California-based Mailing Firms to Pay $4.2 Million to Resolve False Claims Act Allegations for Underpayment of Postage

WASHINGTON – California-based companies Quicksort Inc., Quicksort LA Inc. and Quicksort Sacramento Inc. have agreed to pay the United States $4.2 million to settle allegations that Quicksort violated the False Claims Act by falsely representing the level to which it had pre-sorted mailings in order to obtain discounted postage rates from the U.S. Postal Service, the Justice Department announced today.

The U.S. Postal Service offers lower postage rates to mailers who automate and sort their mail by zip code because these steps save the Postal Service time and money. Mailers use the services of businesses such as Quicksort that combine the mail of many customers and pre-sort it in order to qualify for the pre-sort discounts. After processing customers’ mail, these pre-sort businesses present the mail to the Postal Service for mailing.

The settlement resolves allegations that the Quicksort companies misrepresented the pre-sort level of mail they submitted to the U.S. Postal Service at various times in 2008, 2009 and 2010.

“Making false claims to obtain discounted postage rates is dishonest, and such conduct interferes with the Postal Service’s effort to swiftly and accurately deliver the mail,” said Tony West, Assistant Attorney General for the Civil Division of the Department of Justice. “We will hold businesses accountable for underpaying for postage and will ensure that taxpayer funds are protected from fraud and abuse.”

“The Postal Service enters into mailing agreements with entities such as QuickSort to help ensure the US mail is collected, prepared, and delivered as cost effectively and efficiently as possible,” said Benjamin B. Wagner, U.S. Attorney for the Eastern District of California. “When a pre-sort business overstates the level of presorting it has performed, the Postal Service not only pays for services not rendered, but then also has to incur the costs of sorting the mail to its proper ZIP Code. The False Claims Act provides a powerful remedy when this activity occurs.”

“The Postal Inspection Service investigates these types of cases to not only protect the Postal Service but also protect the mailing community from those who seek to gain an unfair competitive advantage,” stated Postal Inspector-in-Charge Adam P. Behnen.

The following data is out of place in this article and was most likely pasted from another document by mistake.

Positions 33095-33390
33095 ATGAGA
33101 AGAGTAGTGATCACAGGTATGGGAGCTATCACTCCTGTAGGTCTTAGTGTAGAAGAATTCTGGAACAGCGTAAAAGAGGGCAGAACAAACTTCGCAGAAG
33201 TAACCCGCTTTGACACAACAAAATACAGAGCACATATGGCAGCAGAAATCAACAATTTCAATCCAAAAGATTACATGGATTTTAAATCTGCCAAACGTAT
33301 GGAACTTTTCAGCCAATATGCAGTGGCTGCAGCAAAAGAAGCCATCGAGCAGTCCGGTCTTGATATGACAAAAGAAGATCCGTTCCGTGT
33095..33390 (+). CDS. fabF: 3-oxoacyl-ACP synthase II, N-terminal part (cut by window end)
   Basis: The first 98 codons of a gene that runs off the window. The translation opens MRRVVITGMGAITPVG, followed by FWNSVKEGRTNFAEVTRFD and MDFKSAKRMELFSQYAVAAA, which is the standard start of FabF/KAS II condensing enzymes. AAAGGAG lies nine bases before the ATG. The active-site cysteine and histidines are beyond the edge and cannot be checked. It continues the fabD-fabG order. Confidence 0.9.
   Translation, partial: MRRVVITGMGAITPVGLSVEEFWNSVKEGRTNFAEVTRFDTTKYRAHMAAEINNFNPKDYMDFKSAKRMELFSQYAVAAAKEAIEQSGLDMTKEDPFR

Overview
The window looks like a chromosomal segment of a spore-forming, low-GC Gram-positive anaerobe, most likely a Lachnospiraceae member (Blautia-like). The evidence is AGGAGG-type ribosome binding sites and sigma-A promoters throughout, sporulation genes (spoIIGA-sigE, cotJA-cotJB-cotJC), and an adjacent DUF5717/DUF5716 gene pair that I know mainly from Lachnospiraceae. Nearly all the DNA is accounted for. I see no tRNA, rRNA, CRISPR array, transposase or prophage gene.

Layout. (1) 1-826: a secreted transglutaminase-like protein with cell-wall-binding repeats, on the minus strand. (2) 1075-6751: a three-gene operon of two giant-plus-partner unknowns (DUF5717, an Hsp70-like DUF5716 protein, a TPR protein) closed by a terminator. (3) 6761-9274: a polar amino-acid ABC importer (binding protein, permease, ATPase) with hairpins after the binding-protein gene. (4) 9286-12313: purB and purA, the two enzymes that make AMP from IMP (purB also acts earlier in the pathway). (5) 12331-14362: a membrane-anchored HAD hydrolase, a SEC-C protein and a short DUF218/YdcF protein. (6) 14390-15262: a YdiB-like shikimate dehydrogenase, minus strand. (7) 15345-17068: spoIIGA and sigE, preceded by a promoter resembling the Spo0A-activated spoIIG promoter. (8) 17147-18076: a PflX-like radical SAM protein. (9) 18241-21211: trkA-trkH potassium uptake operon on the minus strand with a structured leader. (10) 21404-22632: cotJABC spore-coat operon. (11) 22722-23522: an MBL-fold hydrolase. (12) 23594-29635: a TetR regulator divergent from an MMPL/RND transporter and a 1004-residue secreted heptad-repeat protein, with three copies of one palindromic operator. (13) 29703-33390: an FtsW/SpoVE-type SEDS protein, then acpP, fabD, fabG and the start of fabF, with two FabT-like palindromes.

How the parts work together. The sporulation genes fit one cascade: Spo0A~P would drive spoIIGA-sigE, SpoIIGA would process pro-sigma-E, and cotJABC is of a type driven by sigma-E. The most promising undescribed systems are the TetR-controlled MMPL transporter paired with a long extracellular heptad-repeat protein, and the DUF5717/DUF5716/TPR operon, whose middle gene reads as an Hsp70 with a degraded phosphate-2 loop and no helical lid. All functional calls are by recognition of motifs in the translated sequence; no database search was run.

The settlement was reached by the Commercial Litigation Branch of the Justice Department’s Civil Division and the U.S. Attorney’s Office for the Eastern District of California. The U.S. Postal Inspection Service investigated the matter.

source: U.S. Justice Department

4 thoughts on “California-based Mailing Firms to Pay $4.2 Million to Resolve False Claims Act Allegations for Underpayment of Postage

  1. we have a few of these mailhouses around omaha but they have a bulk mail clerk on site checking mail with documentation. no matter what, the mailer is respnosible for defiencies

  2. For more than 200 years, the mission of the United States Postal Service has been to provide universal service at uniform rates. That is our mandate.

    In 1976 Postal management made exceptions to the uniform-rate requirement and established work share discounts; but this exception does not modify the legal requirement for uniform rates. Therefore, all large mailers that participate in the ill-conceived postal ‘work share discounts” program are in violation of the “uniform-rate requirement”. This is not a technicality—it’s the law.

    The American Postal Workers Union (APWU) fought hard and persistently against this policy and in 2006, Congress clarified the uniform-rate requirement and decreed that work share discounts could not exceed the costs the Postal Service avoids if work is performed by private mail consolidators; rates can be reduced only by the value of the work performed by the private contractors.

    The truth is the postal system would do just fine if the mailers performed no mail-processing activity and paid the uniform rate. Management has invested a sum of over $50 billion in automation, computerization, facility redesign, and the incorporation of remote encoding capabilities into the USPS mail processing system. This investment made the Postal Service more efficient and brought down the cost of mail processing. Avoided costs are lower. However, work share discounts have actually increased from 7.6 percent of the postage rate in 1976 (a one-cent discount on the 13-cent cost of a first-class letter) to 23.9 percent in 2009 (a 10.5-cent discount on the 44-cent cost of a first-class letter). These discounts diminish the USPS return on investment.

    I have news for Postal Inspector in-Charge Adam P. Behnen. It seems to me that while the Quicksort companies may have indeed misrepresented the size of their slice of the work share discount pie, the real violator in-charge here is PMG Potter who has become a shill for the big mailers.

    I’ve got 35 years invested in the USPS and always been proud to serve through split days off, mandatory overtime in December, and working under supervisors driven by performance numbers-based bonuses. I’ve seen it all and I must tell you that after nine years with PMG Potter, I’m starting to miss Marvin Runyon.

  3. It’s just a little sad to see that even the AG from the Dept. of Justice gets it wrong when equating “taxpayer funds” with Postal revenue.

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